So perhaps this is my epiphany. If I realise I have fallen out of love with medicine, perchance I can continue relax and enjoy it during the good times as normal, but not worry when feeling caged, unable to stretch my wings, and simply enjoy the possibilities out there that there are for me should I choose to pursue them.
Moreover, I can give medicine a bit more respect. Sometimes I resent it not for what it is, but for those medical traits I see in myself that I despise. It is always easy to blame someone else, but the truth is, when you take a good look inside, a fair amount of blame can usually be discovered within. Why shouldn’t I be able to join forces with medicine, instead of struggle against assimilation? A merger, not a takeover. A mirror, highlighting what is good and valued, not that I do not wish to become. The key here is it is all based in freedom – when I realise the door to the cage has never been closed at all will I be able to admire it, as opposed to bemoaning the bars. In this way I will realise it has never really been a cage at all – more an incubator sheltering a trembling hatchling.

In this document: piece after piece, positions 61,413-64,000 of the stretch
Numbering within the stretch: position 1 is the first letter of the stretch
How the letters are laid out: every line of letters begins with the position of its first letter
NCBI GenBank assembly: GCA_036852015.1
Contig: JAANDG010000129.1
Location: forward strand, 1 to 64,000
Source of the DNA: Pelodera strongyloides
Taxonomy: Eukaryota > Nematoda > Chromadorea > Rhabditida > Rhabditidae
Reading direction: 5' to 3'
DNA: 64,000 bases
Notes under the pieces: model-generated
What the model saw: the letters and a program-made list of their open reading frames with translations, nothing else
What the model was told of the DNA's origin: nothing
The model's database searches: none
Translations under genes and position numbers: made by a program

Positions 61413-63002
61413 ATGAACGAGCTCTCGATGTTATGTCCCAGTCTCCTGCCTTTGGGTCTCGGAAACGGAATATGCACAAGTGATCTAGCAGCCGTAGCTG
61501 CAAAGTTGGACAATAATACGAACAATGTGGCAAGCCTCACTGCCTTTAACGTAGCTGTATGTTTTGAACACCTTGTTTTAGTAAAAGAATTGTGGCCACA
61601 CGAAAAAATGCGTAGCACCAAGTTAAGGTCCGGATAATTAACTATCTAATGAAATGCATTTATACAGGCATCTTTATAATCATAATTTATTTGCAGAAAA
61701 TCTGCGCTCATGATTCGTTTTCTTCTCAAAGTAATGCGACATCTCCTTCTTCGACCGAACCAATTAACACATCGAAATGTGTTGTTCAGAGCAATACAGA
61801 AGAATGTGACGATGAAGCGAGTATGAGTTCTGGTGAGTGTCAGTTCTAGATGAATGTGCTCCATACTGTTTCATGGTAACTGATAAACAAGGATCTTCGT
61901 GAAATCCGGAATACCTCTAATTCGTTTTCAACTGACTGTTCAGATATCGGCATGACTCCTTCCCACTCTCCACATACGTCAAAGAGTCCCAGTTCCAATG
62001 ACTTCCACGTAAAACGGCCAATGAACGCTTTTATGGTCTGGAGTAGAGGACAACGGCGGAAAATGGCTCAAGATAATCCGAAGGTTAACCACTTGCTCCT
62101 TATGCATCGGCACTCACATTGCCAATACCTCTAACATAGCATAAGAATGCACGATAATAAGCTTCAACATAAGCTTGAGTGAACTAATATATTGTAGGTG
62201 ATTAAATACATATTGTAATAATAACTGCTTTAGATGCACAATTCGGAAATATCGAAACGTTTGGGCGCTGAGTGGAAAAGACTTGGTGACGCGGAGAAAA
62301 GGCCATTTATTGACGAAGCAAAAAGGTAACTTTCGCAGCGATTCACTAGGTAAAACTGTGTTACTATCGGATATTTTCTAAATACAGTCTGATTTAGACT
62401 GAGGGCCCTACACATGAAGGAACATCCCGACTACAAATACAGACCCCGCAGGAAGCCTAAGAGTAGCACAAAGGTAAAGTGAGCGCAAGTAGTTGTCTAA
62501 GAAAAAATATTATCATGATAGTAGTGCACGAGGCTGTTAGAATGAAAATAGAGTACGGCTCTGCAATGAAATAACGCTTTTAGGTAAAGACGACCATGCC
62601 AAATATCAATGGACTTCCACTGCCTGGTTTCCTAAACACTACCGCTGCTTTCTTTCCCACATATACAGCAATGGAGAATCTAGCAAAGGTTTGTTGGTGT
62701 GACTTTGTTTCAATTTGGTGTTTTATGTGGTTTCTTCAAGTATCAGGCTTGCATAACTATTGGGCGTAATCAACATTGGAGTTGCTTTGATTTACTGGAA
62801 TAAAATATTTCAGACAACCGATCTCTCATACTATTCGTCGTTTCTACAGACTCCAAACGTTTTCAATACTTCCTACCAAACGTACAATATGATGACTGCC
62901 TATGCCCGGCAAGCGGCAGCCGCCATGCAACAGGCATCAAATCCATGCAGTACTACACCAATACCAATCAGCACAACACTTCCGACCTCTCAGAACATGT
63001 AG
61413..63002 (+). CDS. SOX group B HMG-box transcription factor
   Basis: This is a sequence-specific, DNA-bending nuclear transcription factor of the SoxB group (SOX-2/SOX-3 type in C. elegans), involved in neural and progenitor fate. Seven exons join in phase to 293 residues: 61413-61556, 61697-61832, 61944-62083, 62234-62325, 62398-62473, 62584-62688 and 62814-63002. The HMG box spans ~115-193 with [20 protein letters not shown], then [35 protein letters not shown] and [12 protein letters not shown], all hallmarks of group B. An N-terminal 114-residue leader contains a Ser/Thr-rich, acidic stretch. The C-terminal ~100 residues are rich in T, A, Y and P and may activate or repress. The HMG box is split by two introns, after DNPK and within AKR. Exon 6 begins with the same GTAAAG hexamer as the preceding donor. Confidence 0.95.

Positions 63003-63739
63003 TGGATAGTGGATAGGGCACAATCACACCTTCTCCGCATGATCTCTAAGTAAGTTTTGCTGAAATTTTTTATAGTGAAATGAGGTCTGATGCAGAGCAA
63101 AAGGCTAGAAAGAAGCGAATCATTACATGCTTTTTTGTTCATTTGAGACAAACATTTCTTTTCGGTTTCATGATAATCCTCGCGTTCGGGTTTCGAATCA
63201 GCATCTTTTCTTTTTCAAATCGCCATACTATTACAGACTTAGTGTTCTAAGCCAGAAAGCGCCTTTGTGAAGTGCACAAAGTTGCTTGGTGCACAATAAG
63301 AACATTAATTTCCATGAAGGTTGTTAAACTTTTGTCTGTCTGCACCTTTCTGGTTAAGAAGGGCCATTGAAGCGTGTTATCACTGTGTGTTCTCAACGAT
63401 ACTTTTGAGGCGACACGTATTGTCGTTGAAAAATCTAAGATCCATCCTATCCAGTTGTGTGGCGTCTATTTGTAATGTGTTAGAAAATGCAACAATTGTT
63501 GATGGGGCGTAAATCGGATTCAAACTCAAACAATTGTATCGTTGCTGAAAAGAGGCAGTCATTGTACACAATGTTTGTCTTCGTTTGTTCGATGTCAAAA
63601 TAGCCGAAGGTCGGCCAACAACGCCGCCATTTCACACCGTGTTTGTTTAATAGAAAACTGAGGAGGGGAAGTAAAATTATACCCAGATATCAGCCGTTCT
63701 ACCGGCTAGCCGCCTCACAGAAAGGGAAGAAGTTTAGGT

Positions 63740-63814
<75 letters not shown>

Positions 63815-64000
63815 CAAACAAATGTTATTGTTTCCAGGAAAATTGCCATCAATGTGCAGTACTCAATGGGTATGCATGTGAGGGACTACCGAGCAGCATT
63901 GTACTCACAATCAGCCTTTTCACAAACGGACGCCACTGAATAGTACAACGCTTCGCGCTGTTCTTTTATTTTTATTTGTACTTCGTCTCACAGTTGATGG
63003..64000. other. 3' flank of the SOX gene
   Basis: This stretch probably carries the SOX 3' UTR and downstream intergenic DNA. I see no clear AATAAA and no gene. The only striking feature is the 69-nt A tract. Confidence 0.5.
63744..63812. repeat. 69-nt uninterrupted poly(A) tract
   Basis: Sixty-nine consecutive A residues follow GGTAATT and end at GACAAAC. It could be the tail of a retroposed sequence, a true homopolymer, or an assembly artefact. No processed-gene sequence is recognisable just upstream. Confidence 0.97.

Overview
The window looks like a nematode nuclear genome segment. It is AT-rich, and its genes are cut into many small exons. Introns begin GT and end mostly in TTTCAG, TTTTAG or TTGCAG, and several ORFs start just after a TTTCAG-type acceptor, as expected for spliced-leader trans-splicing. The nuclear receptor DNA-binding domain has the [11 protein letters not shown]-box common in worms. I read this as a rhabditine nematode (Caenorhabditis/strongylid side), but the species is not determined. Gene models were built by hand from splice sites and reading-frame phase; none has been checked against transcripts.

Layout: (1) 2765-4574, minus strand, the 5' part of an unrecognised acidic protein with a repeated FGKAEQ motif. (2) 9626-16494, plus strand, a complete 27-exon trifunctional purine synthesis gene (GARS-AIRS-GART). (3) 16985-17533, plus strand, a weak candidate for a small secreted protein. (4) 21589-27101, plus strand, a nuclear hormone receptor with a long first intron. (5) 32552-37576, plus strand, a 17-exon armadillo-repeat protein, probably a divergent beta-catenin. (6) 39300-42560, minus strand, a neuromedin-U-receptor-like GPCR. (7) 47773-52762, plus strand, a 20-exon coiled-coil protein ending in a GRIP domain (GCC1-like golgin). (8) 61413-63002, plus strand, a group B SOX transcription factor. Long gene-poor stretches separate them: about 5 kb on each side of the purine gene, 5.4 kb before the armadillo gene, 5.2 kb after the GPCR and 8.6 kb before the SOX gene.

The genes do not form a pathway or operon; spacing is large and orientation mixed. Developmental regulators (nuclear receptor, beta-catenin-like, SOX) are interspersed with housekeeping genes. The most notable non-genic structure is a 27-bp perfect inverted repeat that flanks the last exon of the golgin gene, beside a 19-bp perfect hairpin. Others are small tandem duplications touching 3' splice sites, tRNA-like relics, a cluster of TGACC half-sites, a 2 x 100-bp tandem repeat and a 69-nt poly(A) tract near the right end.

So whether it’s a lover’s tiff or an acrimonious divorce, this period has been one of reflection and analysis. I cannot say with any conviction that I would ever quit medicine – but I’d like to imagine I might not spend my career wholly as a doctor. That certainly makes those clouds on the horizon seem less ominous and more bearable.

I was amazed by the pertinence of this card I chose. It is not the first time these cards have cut straight into my consciousness, and I can wholeheartedly recommend them to anyone who ever feels that a bit of guidance wouldn’t go amiss. The key is interpretation – they can be about whatever you think they are about. You will be surprised at the explicitness your own subconscious.

Monday, May 09, 2005

Am I dreaming? Book review - Coma by Alex Garland